H. M. S. Repulse

The H. M. S. Repulse was a battle cruiser built in 1916 and rehauled between 1936 - 1939. It was sunk off the coast of Kuantan, Malaya on 10 December 1941, soon after arriving in Singapore as part of the British Eastern Fleet with the H. M. S. Prince of Wales as the flagship.

The H. M. S. Repulse was one of two battleships in the Renown class, the other being H. M. S. Renown itself.

Length: 794 ft [242.01 m].
Displacement: 32,000 tons [3,2513.6 metric tonnes].
Speed: 29 knots.
Armaments:  6x15" [38.1 cm] guns.
                    8x4" [10.16 cm] anti-aircraft guns.
                    8x21" [53.34 cm] torpedo tubes.

She also had four aircraft but lacked modern anti-aircraft weapons. Her horizontal armour plating for protection against air attack was considered outdated.

The old battle cruiser, commanded by Captain Bill Tennant, was the second capital ship of the British Eastern Fleet (codenamed Force Z) of six ships whose Commander-in-Chief was Admiral Sir Thomas Phillips. The Fleet arrived at the Singapore Naval Base on 2 December to serve as a deterrent against Japanese attack.

On the evening of the 8 December 1941, the Fleet sailed from Singapore, intending to launch a surprise attack on Japanese ships sighted in the Gulf of Siam. As the Fleet's movements was detected by enemy aircraft, Admiral Phillips made the decision to return on 9 December. On his return journey, Admiral Phillips received word that Japanese troops had landed at Kuantan. The Fleet thus detoured to Kuantan for a planned surprise attack on the enemy. On 10 December, when the Fleet was just 60 miles east-north-east of Kuantan, the Repulse was attacked by high-level bombers at 11:00 am. Despite fending off the initial attack, the Repulse was sunk with the "unsinkable" H. M. S. Prince of Wales, a major loss to British troops in the defence of Malaya.

Time-line of the attack on the Repulse on 10 December 1941
11:00 am : Japanese high-level bombers attack the Repulse. Although 1 bomb hits her, it failed to pierce the armour.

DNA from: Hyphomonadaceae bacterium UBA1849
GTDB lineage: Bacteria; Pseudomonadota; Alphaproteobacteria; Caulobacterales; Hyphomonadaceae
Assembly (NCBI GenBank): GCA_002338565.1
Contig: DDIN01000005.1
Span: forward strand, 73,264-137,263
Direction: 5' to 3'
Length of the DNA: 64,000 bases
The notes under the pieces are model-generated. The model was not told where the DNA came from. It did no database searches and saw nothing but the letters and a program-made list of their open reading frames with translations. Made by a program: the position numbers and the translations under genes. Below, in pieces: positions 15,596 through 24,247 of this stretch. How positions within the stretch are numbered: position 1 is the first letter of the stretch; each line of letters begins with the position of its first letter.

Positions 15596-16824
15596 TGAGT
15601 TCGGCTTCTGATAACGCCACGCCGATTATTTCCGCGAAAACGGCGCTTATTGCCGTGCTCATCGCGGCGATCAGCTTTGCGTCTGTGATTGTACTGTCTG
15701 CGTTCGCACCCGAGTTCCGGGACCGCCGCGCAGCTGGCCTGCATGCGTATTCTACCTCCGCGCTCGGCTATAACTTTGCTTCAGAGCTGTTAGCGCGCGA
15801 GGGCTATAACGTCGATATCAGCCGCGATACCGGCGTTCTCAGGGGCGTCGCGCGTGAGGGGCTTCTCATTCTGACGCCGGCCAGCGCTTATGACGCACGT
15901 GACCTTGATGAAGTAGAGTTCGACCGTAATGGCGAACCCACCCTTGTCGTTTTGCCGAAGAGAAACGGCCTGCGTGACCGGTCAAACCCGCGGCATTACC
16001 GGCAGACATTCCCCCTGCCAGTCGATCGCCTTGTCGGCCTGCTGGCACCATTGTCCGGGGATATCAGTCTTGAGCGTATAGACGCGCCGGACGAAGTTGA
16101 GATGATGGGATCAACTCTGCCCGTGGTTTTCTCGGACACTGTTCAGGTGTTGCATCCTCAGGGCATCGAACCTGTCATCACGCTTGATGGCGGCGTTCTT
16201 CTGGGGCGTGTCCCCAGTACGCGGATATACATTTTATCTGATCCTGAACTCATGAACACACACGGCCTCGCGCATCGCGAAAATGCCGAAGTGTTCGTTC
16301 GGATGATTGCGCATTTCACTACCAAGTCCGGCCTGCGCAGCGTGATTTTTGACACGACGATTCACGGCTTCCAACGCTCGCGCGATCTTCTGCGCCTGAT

11:50 am : A simultaneous attack by torpedo and high-level bombers from the enemy was skillfully avoided by Captain Tennant. A 3rd wave of attack saw nine Japanese planes attacking the Prince of Wales with three diverting to attack the Repulse. She was hit on the portside by a single torpedo but continued to fight, sailing at 25 knots. Within minutes of this hit, she was attacked by torpedo bombers and received four hits, the first of which jammed the rudder and put the ship out of control. Captain Tennant then gave the order to abandon ship.
12:33 pm : With a list of 60 or 70 degrees to port, the Repulse rolled over and sank.

Wong Heng

Kirby, S. W., et al. (1957). The war against Japan: The loss of Singapore (Vol. 1, pp. 85, 171, 173, 193-198). London: H. M. Stationery Office.
(Call no.: RSING 940.542 KIR)

Montgomery, B. (1984). Shenton of Singapore: Governor and prisoner of war (pp. 1-13). London: Leo Cooper & Secker & Warburg
(Call no.: SING 941.0840924 SHE.M) 

Percival, A. E. (1949). The war in Malaya (pp. 89, 94, 95, 98, 102, 128 - 130, 143, 297). London: Eyre & Spottiswoode.
(Call no.: R SEA 940.53595 PER) 

Tsuji, M. (1988). Singapore 1941-1942: The Japanese version of the Malayan campaign of world war II (pp. 93-103). Singapore: Oxford University Press.
(Call no.: RSING 940.5425 TSU) 

(n.d.). Retrieved February 20, 1999, from www.sol.com.sg/classroom/fall/glossaryQS.html#63

(n.d.). Retrieved February 22, 1999, from users.powernet.co.uk/palace/ 

Further Readings
Bennett, G. (1973). The loss of the 'Prince of Wales' and 'Repulse'. Shepperton: Allan.
(Call no.: RSEA 940.5425 BEN)

Hough, R. A. (1963). The hunting of Force Z: The brief, controversial life of the modern battleship, and its tragic close with the destruction of the 'Prince of Wales' and 'Repulse'. London: Collins.
(Call no.: RCLOS 940.545 HOU)

Middlebrook, M. (1977). Battleship: The loss of the Prince of Wales and the Repulse. London: Allen Lane. 
(Call no.: RCLOS 940.5425 MID)

Bell, D. (1997). Battleship [videotape]. Discovery Channel.
(Call no.: MV 940.5426 BAT)

(n.d.). Retrieved February 22, 1999, from www.skypoint.com/members/jbp/btl_pow.htm

The information in this article is valid as at 1999 and correct as far as we are able to ascertain from our sources. It is not intended to be an exhaustive or complete history of the subject. Please contact the Library for further reading materials on the topic.

National defence
Politics and Government>>National Security>>Defence
Battle cruisers--Singapore
Singapore--History--Japanese occupation, 1942-1945
Science and technology>>Engineering>>Military engineering
Cruisers (Warships)--Singapore

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